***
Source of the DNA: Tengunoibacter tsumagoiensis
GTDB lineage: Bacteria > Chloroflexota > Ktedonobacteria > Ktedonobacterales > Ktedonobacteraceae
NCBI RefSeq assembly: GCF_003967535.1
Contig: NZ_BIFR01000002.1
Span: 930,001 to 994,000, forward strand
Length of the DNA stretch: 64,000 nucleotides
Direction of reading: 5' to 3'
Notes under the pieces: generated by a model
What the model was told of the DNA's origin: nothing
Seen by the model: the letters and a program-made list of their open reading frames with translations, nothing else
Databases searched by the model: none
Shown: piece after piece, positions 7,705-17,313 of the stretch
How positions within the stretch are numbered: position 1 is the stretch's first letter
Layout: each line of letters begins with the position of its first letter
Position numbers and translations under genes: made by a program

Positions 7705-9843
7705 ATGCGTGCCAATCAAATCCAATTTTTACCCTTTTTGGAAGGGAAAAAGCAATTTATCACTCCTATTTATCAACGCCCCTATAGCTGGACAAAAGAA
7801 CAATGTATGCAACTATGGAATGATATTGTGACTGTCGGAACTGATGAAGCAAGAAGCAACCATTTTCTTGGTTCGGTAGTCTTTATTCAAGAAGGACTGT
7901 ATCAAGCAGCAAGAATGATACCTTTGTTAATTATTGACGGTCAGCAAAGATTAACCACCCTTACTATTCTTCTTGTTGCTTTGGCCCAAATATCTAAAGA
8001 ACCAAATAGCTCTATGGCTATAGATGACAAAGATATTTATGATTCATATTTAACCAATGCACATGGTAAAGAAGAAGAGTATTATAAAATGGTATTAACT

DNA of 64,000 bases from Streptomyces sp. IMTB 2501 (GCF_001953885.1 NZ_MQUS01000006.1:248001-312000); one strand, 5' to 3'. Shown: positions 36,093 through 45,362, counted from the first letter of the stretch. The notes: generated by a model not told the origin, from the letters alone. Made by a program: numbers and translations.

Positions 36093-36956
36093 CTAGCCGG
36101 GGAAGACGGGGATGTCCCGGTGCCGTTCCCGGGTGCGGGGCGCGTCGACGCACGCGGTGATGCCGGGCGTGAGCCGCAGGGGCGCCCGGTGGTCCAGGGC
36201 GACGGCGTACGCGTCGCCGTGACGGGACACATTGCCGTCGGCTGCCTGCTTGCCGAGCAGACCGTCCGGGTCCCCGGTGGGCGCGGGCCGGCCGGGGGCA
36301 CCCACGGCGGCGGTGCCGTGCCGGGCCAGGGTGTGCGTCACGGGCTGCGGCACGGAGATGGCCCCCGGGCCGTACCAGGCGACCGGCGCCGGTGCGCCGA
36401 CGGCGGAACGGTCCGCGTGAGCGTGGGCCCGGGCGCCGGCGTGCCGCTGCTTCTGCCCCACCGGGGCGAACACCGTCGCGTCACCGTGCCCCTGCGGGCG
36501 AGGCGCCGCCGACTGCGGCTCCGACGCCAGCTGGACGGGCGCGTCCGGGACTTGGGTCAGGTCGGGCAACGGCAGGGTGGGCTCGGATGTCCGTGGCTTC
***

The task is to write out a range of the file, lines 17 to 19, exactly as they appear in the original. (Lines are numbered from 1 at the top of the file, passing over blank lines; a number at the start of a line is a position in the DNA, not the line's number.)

7705 ATGCGTGCCAATCAAATCCAATTTTTACCCTTTTTGGAAGGGAAAAAGCAATTTATCACTCCTATTTATCAACGCCCCTATAGCTGGACAAAAGAA
7801 CAATGTATGCAACTATGGAATGATATTGTGACTGTCGGAACTGATGAAGCAAGAAGCAACCATTTTCTTGGTTCGGTAGTCTTTATTCAAGAAGGACTGT
7901 ATCAAGCAGCAAGAATGATACCTTTGTTAATTATTGACGGTCAGCAAAGATTAACCACCCTTACTATTCTTCTTGTTGCTTTGGCCCAAATATCTAAAGA